I am a very lucky whisky blogger. Yesterday was my birthday and my wife surprised me in the morning with news that we’d be taking the drive to Scotland to visit Auchentoshan distillery. Here is my record of our visit.
We arrived 10 minutes before the 12 O’clock tour. There were two tours advertised: The standard tour (classic I think it was called) at £6, and the “wee tasting tour” at £10. The difference was 1 dram of the 12you on the standard and 3 drams (12yo, classic and three wood) on the wee tasting. Naturally I went for the 3, but I was told that they only do that at specific times (12pm not one of them) and that you don’t get 3 full drams. I was told it was better value to go on the classic, then, if I wanted spend the extra £4 in the bar trying the other members of the range. I heard “there is a bar where you can buy whisky at the end” and we were off on the classic tour!
The tour began with some background about the whisky regions and the standard and annoying “only three ingredients” spiel. Spirit caramel (E150a) is an ingredient people!
Then the tour really improved. Our guide had a qualification in distilling and explained the process in the greatest detail I’ve yet heard. The correct enzymes were named, chemical reactions explained, it was quite illuminating. A knowledgeable guide really can make all of the difference!
We were shown how the new computer allows the mash temperature to be controlled and allows the mashman to tract the progress of the wort.
This was then contrasted with the old way of doing things.
I loved the contrast! Like old telephones and touchscreen mobiles or K-9 and R2-D2. In one sense it was a shame though that only 2 men were required to run the whole mashing/distilling process for such a high production distillery.
Moving on to the wash backs we were lucky enough to be allowed to taste the wash. (It’s great when a tour allows this, it feels like such a special extra and yet it must be so easy to facilitate, why don’t more distilleries do this?) The wash was unusual. Much more like cider than beer than other washes I’ve tasted. I asked about this and we were told that the difference was due to the type of yeast and the fact that it was added dried.
The stills don’t run most weekends and so we were allowed to peak inside them (my first time). We were then allowed to nose and taste the 81% new make (so strong because of the unique (to scotland) triple distillation done at Auchentoshan. The new make was very sweet and clean with lots of green apple (which followed from my experience of the wash) and grassy notes.
We were also able to nose the foreshots (my first time for this). The green coloured liquid in the picture of the still is the foreshots and is green because it contains a lot of copper oxide due to volatile alcohol reacting with the copper inside the stills. We nosed it (very metallic and unpleasant). We weren’t allowed to taste it (it can make you go blind!)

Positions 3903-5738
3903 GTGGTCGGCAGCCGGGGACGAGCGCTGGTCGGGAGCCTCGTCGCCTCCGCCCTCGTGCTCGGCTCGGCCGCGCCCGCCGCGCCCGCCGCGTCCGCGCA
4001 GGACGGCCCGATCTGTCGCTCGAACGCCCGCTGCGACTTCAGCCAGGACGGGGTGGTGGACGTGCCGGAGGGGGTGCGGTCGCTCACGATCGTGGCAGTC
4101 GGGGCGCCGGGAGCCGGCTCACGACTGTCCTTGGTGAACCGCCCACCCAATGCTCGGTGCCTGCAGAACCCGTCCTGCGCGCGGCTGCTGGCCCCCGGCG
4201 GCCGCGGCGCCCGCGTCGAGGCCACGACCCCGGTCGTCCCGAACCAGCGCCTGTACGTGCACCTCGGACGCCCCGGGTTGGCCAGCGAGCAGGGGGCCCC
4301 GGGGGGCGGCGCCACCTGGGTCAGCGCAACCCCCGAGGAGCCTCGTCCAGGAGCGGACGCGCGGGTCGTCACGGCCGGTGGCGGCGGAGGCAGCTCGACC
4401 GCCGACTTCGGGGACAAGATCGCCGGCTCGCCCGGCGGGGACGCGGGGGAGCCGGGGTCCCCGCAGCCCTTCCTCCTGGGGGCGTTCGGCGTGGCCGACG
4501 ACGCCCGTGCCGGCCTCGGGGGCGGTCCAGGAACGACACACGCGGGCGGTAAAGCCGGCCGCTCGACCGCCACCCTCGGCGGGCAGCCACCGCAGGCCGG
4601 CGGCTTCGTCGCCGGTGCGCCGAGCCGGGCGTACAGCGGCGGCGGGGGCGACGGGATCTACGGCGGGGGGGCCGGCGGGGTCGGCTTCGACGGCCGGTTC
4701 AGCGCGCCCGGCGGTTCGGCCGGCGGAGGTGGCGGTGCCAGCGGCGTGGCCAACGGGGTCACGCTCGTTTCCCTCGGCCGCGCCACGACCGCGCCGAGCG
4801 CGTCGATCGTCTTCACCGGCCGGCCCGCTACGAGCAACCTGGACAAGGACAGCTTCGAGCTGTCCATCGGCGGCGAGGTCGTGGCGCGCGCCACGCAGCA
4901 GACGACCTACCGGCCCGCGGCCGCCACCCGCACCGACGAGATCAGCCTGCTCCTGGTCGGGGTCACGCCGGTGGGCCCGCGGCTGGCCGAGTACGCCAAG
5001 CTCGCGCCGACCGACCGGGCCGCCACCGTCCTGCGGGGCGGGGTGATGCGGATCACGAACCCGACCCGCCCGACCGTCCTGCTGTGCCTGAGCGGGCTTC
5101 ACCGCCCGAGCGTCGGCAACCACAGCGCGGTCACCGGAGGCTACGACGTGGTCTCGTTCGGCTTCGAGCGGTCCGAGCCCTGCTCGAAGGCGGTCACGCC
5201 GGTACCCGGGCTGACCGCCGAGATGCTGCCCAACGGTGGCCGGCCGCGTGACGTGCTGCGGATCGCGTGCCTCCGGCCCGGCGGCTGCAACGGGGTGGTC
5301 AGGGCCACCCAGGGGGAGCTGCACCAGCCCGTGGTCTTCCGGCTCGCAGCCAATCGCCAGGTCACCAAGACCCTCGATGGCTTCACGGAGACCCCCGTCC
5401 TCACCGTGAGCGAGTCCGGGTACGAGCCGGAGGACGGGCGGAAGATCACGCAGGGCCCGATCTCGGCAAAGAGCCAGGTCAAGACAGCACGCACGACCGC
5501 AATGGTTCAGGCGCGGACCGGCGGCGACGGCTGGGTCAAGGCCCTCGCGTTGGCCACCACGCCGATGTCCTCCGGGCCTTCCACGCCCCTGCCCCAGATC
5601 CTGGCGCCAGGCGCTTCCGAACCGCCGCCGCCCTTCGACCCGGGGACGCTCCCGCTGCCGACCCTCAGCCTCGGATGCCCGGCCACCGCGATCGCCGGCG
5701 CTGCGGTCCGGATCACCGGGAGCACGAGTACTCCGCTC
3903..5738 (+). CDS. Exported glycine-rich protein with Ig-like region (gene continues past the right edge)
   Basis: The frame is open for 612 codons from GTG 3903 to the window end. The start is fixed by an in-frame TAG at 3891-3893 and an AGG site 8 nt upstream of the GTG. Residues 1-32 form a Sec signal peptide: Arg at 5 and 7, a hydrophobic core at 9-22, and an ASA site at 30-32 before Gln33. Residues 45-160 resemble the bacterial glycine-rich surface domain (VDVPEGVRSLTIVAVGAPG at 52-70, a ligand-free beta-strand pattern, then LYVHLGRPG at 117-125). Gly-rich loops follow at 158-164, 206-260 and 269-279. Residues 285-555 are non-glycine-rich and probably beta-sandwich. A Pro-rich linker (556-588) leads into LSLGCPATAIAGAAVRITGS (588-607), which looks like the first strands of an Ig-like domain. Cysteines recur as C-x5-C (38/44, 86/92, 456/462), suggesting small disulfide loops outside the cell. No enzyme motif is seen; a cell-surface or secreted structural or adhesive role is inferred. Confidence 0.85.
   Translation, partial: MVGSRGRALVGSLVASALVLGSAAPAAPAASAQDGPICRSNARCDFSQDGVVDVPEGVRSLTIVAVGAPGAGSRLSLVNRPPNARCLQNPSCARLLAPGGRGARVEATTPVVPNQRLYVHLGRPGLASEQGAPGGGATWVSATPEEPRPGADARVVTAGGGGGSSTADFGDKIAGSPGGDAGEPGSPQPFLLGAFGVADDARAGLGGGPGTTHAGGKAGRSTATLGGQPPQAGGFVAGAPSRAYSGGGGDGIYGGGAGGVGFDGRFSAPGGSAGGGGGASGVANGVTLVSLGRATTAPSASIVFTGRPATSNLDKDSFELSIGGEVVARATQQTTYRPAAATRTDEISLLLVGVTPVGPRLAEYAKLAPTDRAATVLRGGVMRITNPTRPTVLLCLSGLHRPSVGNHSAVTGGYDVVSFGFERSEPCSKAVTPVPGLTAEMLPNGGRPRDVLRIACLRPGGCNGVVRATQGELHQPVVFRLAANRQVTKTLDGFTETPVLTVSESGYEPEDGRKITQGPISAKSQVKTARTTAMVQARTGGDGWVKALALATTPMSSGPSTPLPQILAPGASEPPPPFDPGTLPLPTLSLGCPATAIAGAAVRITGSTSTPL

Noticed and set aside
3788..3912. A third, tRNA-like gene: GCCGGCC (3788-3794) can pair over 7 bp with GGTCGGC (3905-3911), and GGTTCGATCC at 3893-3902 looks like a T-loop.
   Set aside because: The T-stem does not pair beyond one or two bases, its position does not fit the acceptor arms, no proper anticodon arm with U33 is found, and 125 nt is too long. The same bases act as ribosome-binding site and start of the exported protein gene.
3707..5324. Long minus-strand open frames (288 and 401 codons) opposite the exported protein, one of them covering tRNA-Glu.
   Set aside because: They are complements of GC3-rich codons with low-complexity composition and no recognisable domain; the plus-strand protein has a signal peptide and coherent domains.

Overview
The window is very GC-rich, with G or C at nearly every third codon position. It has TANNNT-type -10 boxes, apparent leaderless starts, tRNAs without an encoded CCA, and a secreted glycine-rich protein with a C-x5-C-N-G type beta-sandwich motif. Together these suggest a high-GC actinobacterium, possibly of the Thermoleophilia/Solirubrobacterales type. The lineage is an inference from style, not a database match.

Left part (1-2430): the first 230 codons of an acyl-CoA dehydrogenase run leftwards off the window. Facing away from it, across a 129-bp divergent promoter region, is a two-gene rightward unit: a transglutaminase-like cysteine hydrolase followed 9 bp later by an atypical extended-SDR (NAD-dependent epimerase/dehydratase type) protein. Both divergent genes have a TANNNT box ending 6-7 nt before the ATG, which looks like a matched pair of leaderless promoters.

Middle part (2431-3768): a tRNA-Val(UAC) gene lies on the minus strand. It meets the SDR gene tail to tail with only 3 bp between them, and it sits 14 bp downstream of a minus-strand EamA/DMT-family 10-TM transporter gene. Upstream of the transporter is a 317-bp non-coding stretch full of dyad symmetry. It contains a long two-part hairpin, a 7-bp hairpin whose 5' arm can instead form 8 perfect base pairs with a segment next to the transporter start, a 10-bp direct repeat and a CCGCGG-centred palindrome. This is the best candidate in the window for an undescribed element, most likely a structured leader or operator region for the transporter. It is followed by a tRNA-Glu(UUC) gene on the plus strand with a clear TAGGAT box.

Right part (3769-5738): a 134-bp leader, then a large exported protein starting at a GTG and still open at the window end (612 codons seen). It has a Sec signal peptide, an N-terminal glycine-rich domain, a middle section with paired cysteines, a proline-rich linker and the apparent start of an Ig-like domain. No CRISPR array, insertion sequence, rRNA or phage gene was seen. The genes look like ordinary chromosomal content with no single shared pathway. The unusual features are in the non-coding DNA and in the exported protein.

Next stop one of the three dunnage warehouses (they also have two rack warehouses), where there was no photography. Following a look at the slumbering whisky we headed to the warm bar for our dram(s). The 12yo was a decent dram with toffee, apples, feint sherry, vanilla and liquorice allsorts (the one with the pink balls round the outside). I’m not doing a review of the 12yo here.
Then came the highlight of the tour. Our guide said “as it’s your birthday, here is something special to try”. Handing me a plastic shot glass full of whisky. He explained it was 19yo whisky poured straight from a bourbon cask into bottles (there were still bits in it!). I asked for a glass and he gave me a glencairn nosing glass. I forgot to ask for the ABV, but here are the dramstats:
- Price £146
- Age 19yo
- Cask (Ex bourbon)
Nose: Paint! Strong first impression of wall paint. 2 minutes in the glass brings coconut, banana chips, vanilla, fresh cut grass, apple (how are new make notes still here after 19 years in the barrel). Water brings fresh baked bread.
Taste: banana chips, vanilla, green apple and toffee.
Finish: Toffee apples and caramel.
Verdict: Excellent dram, with the whisky really opening up in the glass. I was very pleased to have tasted it and I’ll certainly be paying attention to single cask/cask strength Auchentoshans. However, £146 is a bit steep for me. Perhaps I’ll look for an indie bottling in the late teens.
As I couldn’t afford the 19yo, I wanted to taste the valinch, a single cask offering that has proved very popular with whisky writers. Unfortunately, they only had a distillery only cask with 200 bottles signed by the master blender, and none open for tasting at the bar. Even our experienced guide and barman had not been allowed a taste.
As it was a different cask and was priced at £50 as opposed to the £35 for the acclaimed version on the internet, I didn’t buy a bottle.
Tour and distillery verdict: An excellent tour made so by a knowledgable tour guide and better than average access to the different elements of the whisky making process. I find it a shame that a distillery dedicated to single malt production (their malt is not for blends) bottles at 40%, and doesn’t have more of a craft presentation. But their single cask stuff is well worth looking out for. Overall a total bargain for the standard tour and an unusual distillery to visit for the triple distillation.